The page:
Nathan was sizing up each of the potential suspects. Alan Cooke was a man in his late sixties and in reasonable health. Profits from the business were split right down the middle according to their partnership agreement. Bernie worked the business with Alan supplying the initial money to maintain the company. Contact between them was limited to a board meeting once a every quarter. They did not mix socially.


As promised, Alan Cooke arrived at the station. His white hair was neatly cut and combed, crowning a medium built man. He wore a nice pair of slacks with an expensive windbreaker jacket. In contrast, his footwear bore the name Keds, a bargain shoe. Nathan imagined the shoes were as good as any when it came right down to it.

The interview did not take long. Alan made no overt movements or reactions to sensitive questions. He answered each deliberately and with poise. He was happy to supply Nathan with his location on the night of Bernie’s demise. Everything would be easy to check out and verify. The conversation was more pleasant than helpful.

“Yes, I don’t get out as much as I’d like to,” stated Alan. “My heart, you see,” he added patting his chest. “My doctor said I should get plenty of exercise but not to over do it. I can’t complain though. My wife and I see a movie now and then and I play bridge with my friends at the Elks Lodge. My wife does not enjoy the game and is glad to see me get out with my friends. Sad that we must get old, isn’t it?”

“Yes, sir,” answered Nathan. “Are you sure there isn’t anyone who might have wanted Bernie dead?”

“Bernie was not well liked,” returned Alan looking Nathan in the eye. “I suppose I wouldn’t have cared for him either if I were on the operating end of the business. I can give you a list of people who he took advantage of. He was rude and sometimes dishonest. We spoke about the dishonesty on a few occasions at board meetings. Bernie claimed his actions weren’t illegal, but aggressive in nature. Our dividends tended to support his claim. And like I said, he ran the business and I made sure we were solvent.”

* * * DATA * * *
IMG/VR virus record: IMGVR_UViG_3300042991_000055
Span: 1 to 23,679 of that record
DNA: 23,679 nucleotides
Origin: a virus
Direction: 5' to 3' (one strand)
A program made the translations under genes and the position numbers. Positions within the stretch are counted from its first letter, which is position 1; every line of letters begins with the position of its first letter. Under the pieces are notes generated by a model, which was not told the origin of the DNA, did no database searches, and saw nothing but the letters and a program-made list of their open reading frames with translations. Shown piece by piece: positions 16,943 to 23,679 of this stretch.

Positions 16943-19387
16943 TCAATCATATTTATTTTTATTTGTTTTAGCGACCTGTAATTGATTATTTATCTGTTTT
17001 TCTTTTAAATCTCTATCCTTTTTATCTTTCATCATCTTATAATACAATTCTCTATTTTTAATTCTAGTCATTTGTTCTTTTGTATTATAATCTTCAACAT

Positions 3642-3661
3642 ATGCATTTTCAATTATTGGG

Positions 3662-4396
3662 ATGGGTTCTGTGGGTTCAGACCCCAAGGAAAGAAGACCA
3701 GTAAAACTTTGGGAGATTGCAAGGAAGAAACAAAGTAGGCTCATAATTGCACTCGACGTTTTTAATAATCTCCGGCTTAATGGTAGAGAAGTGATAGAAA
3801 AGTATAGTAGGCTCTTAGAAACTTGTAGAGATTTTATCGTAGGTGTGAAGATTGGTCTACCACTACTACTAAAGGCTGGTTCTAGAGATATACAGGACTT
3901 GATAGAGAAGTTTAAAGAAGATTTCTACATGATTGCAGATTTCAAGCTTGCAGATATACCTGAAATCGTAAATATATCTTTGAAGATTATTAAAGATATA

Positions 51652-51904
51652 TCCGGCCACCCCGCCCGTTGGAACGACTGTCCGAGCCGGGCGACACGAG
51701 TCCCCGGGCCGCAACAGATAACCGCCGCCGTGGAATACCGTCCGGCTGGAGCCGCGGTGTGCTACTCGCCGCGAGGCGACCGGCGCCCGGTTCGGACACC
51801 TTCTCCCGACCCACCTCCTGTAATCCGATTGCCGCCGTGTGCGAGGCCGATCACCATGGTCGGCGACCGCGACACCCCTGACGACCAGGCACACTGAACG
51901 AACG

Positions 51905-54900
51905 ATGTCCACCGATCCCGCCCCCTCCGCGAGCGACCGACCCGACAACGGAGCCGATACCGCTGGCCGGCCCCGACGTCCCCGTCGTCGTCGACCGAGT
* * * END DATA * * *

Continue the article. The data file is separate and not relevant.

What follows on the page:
“I would be interested in that list you spoke of,” replied Nathan. “If you could jot them down on this piece of paper before you leave, it will be helpful. Any other thoughts about your partner that come to mind, call me at this number,” he added handing Alan a card.

Fifteen minutes later Alan Cooke had finished the list of names. It was several pages long with vague information attached to each name.

“Can I give you a lift back home?” asked Nathan. “I’m heading out anyway.”

“Oh, no that won’t be necessary, Mr. Knox. I need to put another hour on these tennis shoes to get my proper exercise. Doctor’s orders, you know.”



Julius was physically and mentally sagging by the end of the day. He had repaired all the damage from his brother’s omissions and had set up a new account for a small company in Sausalito. Deliveries had to be scheduled once a week, only, since the truck went to the north on Wednesdays. Unscheduled deliveries cost money and time, pleasing the client and making ends meet a constant challenge.

Meanwhile, Augustus managed a few hours of work coupled with a couple hours of reading up on investigation methods. He was also debating on whether to sell Peter, the fish and putting that money towards one of his other businesses. Peter was not likely to become a father or mother alone. And money could be put to better use.

Julius leaned both elbows on the desk, cradling his head in his hands. Fatigue wasn’t enough of a word for what he felt. It was almost six o’clock and everyone else had gone home the hour before. He couldn’t blame them for their desertion. Their salary did not include overtime.

“Hey Jul,” chattered Augustus. “I bet you the cop thinks we knocked off Schwartz. He did say he might have more questions for us. In my book, they say that’s an indication we are suspects. Yep, I bet we’re number one on his list.”
“What on earth are you talking about?” barked Julius rubbing his temples. “The police officer was just doing routine stuff. Don’t add any more stress to a long Monday.”